Pursuant to section 25(1) of the Criminal Code, police officers are immune from criminal liability for force used in the course of their duties provided such force was reasonably necessary in the execution of an act that they were required or authorized to do by law. The evidence satisfies me that WO #6 had lawful grounds to seek the Complainant’s arrest. The officer had seen him engaged in a fight with another male on Brant Street north of King Street West. WO #6 was also within his rights, as were the other officers who came to his aid, to chase after the Complainant when he fled. The Complainant was captured in short order and taken to the ground by the SO just as he turned north into a passageway adjacent to a condominium. I am unable to find fault with the officer’s conduct in this regard. Faced with an individual bent on escape, taking the Complainant to the ground at the first opportunity was a reasonable tactic for the SO in the circumstances. Thereafter, following a short struggle on the ground, the Complainant was handcuffed and taken into custody. At no point was he punched, kicked, kneed or elbowed by any of the officers, nor were any weapons used in his apprehension. On this record, I am unable to reasonably conclude that any officer involved in the Complainant’s arrest used excessive force. In fact, it may well be that the Complainant’s injury was self-inflicted as he rolled his ankle while running from the police, perhaps as he turned sharply into the condominium’s passageway. The weight of the evidence certainly suggests as much. But even if the injury occurred when an officer stepped on the Complainant’s left ankle while he lay on the ground, the evidence falls short of identifying who the responsible officer was, nor does it establish the act was anything more than accidental.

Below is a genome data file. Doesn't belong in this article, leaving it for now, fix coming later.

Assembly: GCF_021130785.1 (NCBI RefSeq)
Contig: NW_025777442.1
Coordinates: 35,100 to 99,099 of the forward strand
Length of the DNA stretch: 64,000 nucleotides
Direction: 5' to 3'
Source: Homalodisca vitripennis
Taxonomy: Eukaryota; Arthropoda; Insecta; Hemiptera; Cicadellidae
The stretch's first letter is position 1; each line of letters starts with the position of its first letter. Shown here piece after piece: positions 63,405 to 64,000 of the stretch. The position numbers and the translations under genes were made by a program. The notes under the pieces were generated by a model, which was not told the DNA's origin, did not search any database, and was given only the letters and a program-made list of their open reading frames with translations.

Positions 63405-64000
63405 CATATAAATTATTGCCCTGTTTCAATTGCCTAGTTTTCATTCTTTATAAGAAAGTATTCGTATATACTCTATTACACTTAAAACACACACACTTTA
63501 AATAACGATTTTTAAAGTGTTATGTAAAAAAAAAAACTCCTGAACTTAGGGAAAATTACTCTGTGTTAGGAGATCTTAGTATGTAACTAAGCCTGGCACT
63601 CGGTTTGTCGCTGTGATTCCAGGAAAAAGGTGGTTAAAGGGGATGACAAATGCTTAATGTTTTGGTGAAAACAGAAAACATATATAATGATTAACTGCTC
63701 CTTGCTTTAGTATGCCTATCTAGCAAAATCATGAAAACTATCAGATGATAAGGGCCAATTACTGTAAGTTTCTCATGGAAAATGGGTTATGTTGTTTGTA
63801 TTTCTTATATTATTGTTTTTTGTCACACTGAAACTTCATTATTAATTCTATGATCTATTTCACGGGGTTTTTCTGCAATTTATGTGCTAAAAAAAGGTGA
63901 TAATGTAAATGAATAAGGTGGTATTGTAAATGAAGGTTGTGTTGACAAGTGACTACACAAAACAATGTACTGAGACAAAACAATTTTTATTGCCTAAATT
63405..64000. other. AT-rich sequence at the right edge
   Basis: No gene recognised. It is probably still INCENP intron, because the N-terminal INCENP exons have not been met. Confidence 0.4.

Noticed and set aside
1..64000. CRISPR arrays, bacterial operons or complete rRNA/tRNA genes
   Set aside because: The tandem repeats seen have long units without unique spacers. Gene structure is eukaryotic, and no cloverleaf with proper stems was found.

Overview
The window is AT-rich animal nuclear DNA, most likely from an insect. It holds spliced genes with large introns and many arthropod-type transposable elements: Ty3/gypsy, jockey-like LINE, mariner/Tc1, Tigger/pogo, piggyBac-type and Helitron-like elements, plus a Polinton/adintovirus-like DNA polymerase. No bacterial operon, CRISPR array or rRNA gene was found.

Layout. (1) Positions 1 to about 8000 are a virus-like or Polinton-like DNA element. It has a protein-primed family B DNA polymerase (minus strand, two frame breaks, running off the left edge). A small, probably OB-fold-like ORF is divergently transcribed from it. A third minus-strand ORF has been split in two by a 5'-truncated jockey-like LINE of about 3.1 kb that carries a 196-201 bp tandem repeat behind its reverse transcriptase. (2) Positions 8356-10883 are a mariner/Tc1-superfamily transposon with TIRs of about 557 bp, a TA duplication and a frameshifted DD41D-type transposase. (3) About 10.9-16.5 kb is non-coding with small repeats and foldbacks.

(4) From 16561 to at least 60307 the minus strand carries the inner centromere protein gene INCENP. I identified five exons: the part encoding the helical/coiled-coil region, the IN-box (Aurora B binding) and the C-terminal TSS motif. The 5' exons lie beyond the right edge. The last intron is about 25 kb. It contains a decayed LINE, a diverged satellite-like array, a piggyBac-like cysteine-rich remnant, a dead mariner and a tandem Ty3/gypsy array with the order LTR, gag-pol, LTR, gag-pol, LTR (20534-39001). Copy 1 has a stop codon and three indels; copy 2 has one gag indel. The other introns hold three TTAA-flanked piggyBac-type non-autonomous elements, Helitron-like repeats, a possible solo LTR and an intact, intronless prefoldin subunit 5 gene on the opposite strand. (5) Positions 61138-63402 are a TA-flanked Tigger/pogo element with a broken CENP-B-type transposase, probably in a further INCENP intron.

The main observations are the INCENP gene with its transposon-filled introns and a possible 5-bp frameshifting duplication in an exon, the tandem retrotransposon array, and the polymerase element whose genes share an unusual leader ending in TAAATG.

In the final analysis, I am of the view that the officers acted lawfully at all times in their dealings with the Complainant. Accordingly, there are no grounds for proceeding with charges in this case, notwithstanding the Complainant’s fractured ankle, and the file is closed.
Date: October 15, 2019
Original signed by
Special Investigations Unit
The signed English original report is authoritative, and any discrepancy between that report and the French and English online versions should be resolved in favour of the original English report.